After the interval Wales were in no mood to turn down the points as Halfpenny punished continuing Italian indiscipline with three penalties before Lovotti pushed Mr Doyle's patience past breaking point.

    When replacement fly-half Sam Davies showed the quick hands that have earned him his Wales call, Scott Williams was able to send Davies over, and Williams' try followed quickly.

    Freed of the shackles of having to win the game, Wales showed ambition and skill where they had previously been patient in the face of remorseless defence.

    [​IMG]
    Edoardo Gori scored the opening try for Italy - but the hosts could not add to that score
    With their scrum bolstered by the arrival of Rob Evans and Tomas Francis from the bench, the visitors finished well on top.

    But they have a lot to think about and work on in the six-day turnaround before England arrive in Cardiff.

    And it is unlikely they will be on the right end of a 16-5 penalty count on that day.

    Man of the match:
    It could have been Sergio Parisse, but the accuracy of Leigh Halfpenny's boot and his counter-attacking late in the game earned him the nod.

    What is the pundit's view?
    Jonathan Davies, former Wales dual-code stand-off and captain: "As expected it was a tough game and a brutal first 60 minutes. They absorbed that and then went on to score a couple of great tries and win comfortably.

    "There were a few problems - namely the slow ball movement but by the end the Italians didn't have enough."

    Italy: 15-Edoardo Padovani; 14-Giulio Bisegni, 13-Tommaso Benvenuti, 12-Luke McLean 11-Giovanbattista Venditti; 10-Carlo Canna, 9-Edoardo Gori; 1-Andrea Lovotti, 2-Ornel Gega, 3-Lorenzo Cittadini, 4-Marco Fuser, 5-George Biagi, 6-Abraham Steyn, 7-Maxime Mata M'Banda, 8-Sergio Parisse (captain)

    Replacements: 16-Leonardo Ghiraldini for Gega (47), 17-Sami Panico, 18-Pietro Ceccarelli for Cittadini (59), 19-Joshua Furno for Fuser (41), 20-Francesco Minto, 21-Giorgio Bronzini for Gori (63), 22-Tommaso Allan for Canna (69), 23-Michele Campagnaro Benvenuti (53),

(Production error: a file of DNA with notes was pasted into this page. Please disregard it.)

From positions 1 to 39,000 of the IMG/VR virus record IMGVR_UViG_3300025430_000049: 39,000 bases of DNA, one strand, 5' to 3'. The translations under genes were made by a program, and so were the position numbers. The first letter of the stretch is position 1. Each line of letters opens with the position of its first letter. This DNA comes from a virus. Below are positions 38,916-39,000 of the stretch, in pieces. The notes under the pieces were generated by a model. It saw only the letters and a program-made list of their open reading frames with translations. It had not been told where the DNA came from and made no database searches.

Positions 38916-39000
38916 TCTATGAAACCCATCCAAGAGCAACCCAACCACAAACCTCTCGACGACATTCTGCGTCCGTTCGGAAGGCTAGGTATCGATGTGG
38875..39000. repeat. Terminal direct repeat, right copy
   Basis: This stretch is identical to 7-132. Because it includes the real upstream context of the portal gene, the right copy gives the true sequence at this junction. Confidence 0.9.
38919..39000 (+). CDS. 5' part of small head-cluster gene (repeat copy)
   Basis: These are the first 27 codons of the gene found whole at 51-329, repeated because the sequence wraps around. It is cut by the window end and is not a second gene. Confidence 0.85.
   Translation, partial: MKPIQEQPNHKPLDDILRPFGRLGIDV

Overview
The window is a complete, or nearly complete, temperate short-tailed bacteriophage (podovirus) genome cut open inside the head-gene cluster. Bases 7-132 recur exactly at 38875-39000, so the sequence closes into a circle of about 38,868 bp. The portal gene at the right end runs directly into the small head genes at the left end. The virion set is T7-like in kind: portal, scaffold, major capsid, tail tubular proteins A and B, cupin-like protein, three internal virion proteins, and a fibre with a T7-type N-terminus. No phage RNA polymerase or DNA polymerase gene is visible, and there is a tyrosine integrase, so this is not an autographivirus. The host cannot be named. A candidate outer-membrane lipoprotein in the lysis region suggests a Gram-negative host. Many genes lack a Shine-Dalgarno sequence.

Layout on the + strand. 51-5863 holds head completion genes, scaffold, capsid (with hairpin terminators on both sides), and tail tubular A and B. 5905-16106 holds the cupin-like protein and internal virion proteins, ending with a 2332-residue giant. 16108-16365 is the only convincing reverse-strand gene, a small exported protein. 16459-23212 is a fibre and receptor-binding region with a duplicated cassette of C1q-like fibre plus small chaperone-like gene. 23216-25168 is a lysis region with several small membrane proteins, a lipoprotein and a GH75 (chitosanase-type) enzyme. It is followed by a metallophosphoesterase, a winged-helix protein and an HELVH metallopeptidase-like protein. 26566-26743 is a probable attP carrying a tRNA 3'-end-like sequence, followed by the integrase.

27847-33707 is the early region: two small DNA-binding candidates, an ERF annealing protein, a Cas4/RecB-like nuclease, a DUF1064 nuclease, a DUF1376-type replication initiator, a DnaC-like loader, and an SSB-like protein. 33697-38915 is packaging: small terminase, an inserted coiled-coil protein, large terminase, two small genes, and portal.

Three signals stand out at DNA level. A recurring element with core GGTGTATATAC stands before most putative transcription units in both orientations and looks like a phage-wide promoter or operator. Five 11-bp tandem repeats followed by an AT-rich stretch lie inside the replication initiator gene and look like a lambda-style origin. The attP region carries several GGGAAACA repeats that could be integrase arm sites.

Not Used: Panico, Minto.

    Sin Bin: Lovotti (60).

    Wales: 15-Leigh Halfpenny; 14-George North, 13-Jonathan Davies, 12-Scott Williams, 11-Liam Williams; 10-Dan Biggar, 9-Rhys Webb; 1-Nicky Smith, 2-Ken Owens, 3-Samson Lee, 4-Jake Ball, 5-Alun Wyn Jones (captain); 6-Sam Warburton, 7-Justin Tipuric, 8-Ross Moriarty

    Replacements: 16-Scott Baldwin, 17-Rob Evans for Smith (50), 18-Tomas Francis for Lee (50), 19-Cory Hill Hill for Ball (63), 20-James King for Moriarty (74)., 21-Gareth Davies for Webb (74), 22-Sam Davies (for Biggar, 40), 23-Jamie Roberts for S Williams (74).

    Not Used: Baldwin

    Referee: JP Doyle (England)

    Touch judges: Johnny Lacey (Ireland) & Craig Maxwell-Keys (England)

    TMO: Rowan Kitt (England)

    Match stats
    Italy
    Wales
    39% Possession 61%
    38% Territory 62%
    7 (0) Scrums won (lost) 7 (1)
    7 (2) Line-outs won (lost) 13 (0)
    16 Pens conceded 5
    62 (3) Rucks/mauls won (lost) 100 (1)
    29 Kicks from hand 42
    140 (22) Tackles made (missed) 97 (17)
    363 Metres made 458
    3 Offloads 9
    3 Line breaks 7
    Swami
     
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    Six Nations: Italy 10-63 Ireland




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    Scotland defeat to earn a nine-try Six Nations win over Italy in Rome.

    Scrum domination helped the Irish take immediate control with the bonus point secured by the 35th minute as Stander and Keith Earls both notched two tries.

    Italy scored a first-half penalty try but for the most part were outclassed.